A Guide to the Pritchard Von David Papers, 1811, 1839-1888
An avid stamp collector, Dr. Pritchard Von David was searching for postal materials in Mississippi in the early 1930s, when he stumbled upon a trunk of papers addressed to Jefferson Davis in a deserted farmhouse.
Born in Kentucky, Jefferson Davis (1808-1889) grew up in Mississippi and attended West Point, the U.S. military academy. After graduation, Davis served in the Black Hawk War in 1832 and resigned from the army in 1835. That year, he married Sarah Knox Taylor, the daughter of Zachary Taylor, who died shortly after the marriage. Davis and his brother Joseph owned the Brierfield Plantation in Warren County, Mississippi, where he farmed cotton. In 1845, he married Varina Howell and became a representative in the U.S. Congress. With the outbreak of the Mexican War in 1846, Davis returned to the military, commanding the 1st Mississippi Regiment. Following the war, the Mississippi governor appointed him to the U.S. Senate in 1847, and two years later Davis won another term. In 1853, President Franklin Pierce appointed Davis secretary of war. He returned to the Senate in 1857, resigning upon the secession of Mississippi in January 1861. The next month, a convention of the seven seceded states appointed Davis president of the newly formed Confederate States of America.
During the Civil War, Davis kept a close watch on battles and corresponded with his cabinet members and army commanders, including Robert E. Lee, Joseph E. Johnston, and John H. Reagan. On April 10, 1865, Robert E. Lee officially surrendered the Army of Northern Virginia in General Orders No. 9, and Davis fled the Confederate capitol at Richmond, Virginia. He was captured on May 10 and imprisoned for two years at Fort Monroe, Virginia.
Following his release, Davis traveled throughout Europe and the Americas. He served on the boards of numerous financial institutions and was elected to the U.S. Senate, which he could not serve due to terms of the Fourteenth Amendment. He and his brother sold their plantation to their freed salve Ben Montgomery, and Davis published The Rise and Fall of the Confederate Government in 1881.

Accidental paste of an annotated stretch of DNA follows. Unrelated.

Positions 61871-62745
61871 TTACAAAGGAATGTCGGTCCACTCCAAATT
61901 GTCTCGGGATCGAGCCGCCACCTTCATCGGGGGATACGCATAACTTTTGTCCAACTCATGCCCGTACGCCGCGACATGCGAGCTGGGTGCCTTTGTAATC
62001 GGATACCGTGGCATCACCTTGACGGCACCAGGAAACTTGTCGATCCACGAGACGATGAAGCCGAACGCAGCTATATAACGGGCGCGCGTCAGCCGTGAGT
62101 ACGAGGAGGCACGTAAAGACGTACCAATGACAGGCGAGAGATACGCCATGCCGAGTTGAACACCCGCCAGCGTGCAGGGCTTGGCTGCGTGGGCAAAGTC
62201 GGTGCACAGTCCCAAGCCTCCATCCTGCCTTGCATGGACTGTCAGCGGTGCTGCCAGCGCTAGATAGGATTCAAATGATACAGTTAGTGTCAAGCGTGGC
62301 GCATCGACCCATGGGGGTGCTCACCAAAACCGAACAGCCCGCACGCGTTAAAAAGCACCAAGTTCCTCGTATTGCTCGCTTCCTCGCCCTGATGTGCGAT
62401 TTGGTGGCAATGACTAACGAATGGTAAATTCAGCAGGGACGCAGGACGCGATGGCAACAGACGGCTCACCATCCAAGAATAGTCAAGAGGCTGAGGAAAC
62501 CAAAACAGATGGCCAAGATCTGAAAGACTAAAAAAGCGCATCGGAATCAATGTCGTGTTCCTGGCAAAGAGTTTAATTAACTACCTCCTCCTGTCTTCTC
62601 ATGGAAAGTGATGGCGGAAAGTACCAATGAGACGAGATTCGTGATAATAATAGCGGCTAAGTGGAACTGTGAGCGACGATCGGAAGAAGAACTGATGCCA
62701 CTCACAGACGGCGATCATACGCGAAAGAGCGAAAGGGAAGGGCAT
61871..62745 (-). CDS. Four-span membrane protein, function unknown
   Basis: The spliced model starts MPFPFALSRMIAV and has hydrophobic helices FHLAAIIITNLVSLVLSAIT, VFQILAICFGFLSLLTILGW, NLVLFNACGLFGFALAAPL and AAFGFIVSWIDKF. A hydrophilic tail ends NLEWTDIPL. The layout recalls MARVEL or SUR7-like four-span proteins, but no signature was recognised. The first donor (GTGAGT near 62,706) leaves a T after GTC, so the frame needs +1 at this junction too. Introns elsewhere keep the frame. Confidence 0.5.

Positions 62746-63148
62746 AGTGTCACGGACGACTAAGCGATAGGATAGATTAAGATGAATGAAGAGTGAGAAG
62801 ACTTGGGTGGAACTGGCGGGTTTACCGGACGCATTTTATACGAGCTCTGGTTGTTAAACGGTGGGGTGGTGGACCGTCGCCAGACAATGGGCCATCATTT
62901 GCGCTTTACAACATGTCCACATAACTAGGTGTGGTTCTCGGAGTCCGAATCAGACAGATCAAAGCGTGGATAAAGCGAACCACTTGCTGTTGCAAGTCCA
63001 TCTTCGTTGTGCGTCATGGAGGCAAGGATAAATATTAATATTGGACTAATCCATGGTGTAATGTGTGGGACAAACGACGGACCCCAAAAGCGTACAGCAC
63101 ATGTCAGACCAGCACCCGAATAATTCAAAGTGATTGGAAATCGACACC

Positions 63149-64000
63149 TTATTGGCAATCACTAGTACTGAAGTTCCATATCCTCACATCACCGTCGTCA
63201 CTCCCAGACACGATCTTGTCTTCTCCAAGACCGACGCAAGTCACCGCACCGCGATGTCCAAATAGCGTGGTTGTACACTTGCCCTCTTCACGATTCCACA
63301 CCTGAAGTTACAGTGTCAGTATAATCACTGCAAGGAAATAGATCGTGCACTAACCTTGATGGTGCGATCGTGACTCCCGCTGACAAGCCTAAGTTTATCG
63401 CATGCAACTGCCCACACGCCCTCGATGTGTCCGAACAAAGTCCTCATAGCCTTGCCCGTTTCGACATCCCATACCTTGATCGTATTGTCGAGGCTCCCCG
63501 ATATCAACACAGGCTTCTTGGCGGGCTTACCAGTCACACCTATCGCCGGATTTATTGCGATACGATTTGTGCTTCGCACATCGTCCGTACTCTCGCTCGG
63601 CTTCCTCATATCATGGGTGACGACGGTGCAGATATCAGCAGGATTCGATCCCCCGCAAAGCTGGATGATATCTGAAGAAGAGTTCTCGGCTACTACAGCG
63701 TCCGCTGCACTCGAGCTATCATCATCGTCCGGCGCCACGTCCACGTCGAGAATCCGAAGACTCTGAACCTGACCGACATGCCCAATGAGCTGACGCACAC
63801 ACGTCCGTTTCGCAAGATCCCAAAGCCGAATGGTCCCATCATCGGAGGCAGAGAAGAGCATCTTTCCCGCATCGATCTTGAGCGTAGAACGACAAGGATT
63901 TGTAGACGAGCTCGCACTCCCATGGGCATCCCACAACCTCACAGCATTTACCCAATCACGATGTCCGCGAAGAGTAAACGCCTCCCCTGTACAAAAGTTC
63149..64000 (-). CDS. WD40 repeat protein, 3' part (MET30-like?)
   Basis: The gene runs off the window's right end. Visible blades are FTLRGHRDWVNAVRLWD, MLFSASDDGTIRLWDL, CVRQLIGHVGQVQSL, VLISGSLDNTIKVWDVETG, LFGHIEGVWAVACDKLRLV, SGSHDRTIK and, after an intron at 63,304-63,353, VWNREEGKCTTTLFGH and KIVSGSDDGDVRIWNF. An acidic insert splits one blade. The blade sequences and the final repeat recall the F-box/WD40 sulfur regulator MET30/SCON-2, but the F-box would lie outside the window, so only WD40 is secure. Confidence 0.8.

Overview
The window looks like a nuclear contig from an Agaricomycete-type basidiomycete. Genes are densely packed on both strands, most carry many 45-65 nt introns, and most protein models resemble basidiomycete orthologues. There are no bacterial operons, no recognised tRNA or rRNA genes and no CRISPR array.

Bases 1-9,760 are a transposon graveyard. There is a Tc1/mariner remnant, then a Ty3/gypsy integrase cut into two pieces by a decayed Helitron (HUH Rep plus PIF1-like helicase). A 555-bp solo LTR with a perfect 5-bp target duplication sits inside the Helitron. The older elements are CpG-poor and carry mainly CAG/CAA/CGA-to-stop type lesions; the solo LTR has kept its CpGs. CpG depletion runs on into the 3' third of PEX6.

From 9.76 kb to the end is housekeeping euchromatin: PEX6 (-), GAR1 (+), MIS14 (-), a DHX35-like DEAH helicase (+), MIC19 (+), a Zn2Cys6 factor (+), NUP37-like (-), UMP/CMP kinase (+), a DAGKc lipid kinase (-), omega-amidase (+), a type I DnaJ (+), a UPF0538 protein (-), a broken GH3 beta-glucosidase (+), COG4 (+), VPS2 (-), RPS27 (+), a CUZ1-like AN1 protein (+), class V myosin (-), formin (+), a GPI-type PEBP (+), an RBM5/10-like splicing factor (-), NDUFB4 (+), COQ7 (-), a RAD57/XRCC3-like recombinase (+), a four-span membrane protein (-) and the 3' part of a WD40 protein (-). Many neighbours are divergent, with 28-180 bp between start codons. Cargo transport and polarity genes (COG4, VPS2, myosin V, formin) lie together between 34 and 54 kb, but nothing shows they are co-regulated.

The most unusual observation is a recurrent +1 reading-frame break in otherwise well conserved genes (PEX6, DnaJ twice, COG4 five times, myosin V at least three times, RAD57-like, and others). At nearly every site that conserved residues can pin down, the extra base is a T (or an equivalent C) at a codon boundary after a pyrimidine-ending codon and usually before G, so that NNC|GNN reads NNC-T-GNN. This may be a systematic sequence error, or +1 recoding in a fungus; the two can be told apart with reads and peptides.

O’Quinn, Trueman. "Old Trunk Yields Rebel Mementos."Dallas Morning News, October 1, 1933.
Rafuse, E. S. "Davis, Jefferson (1808-1889)."Encyclopedia Virginia. Last modified on October 13, 2010. http://encyclopediavirginia.org/Davis_Jefferson_1808-1889.
Collected by Pritchard Von David, correspondence, ledgers, military documents, literary productions, and newspaper clippings comprise the Pritchard Von David Papers, 1811, 1839-1888, which document the activities of Jefferson Davis, particularly during his presidency of the Confederate States of America during the Civil War. Correspondence to and from Davis, 1842, 1861-1888, includes letters, telegrams, official orders and commissions, drafts, and official letter copies, describing the progress and activities of the Confederate Army, the appointment of government and military officials, the displacement of families during the Civil War, and the opinions of citizens and Confederate governors regarding Davis and his administration. Missives to Davis following the war discuss U.S. politics and his involvement in the war. Correspondents include S. R. Mallory, Louis Wigfall, J. E. Johnston, George W. Randolph, S. D. Lee, John H. Reagan, Fitzhugh Lee, and Braxton Bragg, among others. Correspondence also contains an official handwritten copy of General Orders No. 9 from Robert E. Lee’s surrender at Appomattox and meeting minutes about the appointment of Davis’ cabinet members in February 1861.
Three ledgers chronicle the daily management of plantations in Texas and Louisiana during and immediately following the Civil War. Another Confederate ledger identifies lands belonging to "enemy aliens" in twenty-one Texas counties, including names of landholders, sketches of their property, abstracts from grants, and orders for confiscation of the lands. Furthermore, the collection includes a handwritten draft of the trial of Captain Juan Bautista Casas, 1811; an 1841 Texas land grant signed by Mirabeau Lamar; a manifesto from the New Mexico Legislature regarding Texans as enemies, 1862; an issue of the Army and Navy Herald, October 15, 1863; the Louisiana commission for Alfred Roman as colonel; 1861; and assorted pamphlets and newspaper clippings from the 1860s.
This collection is open for research use.
Pritchard Von David Papers, 1811, 1839-1888, Dolph Briscoe Center for American History, The University of Texas at Austin.
Basic processing and cataloging of this collection was supported with funds from the National Historical Publications and Records Commission (NHPRC) for the Briscoe Center’s “History Revealed: Bringing Collections to Light project,” 2009-2011.
Detailed Description of the Papers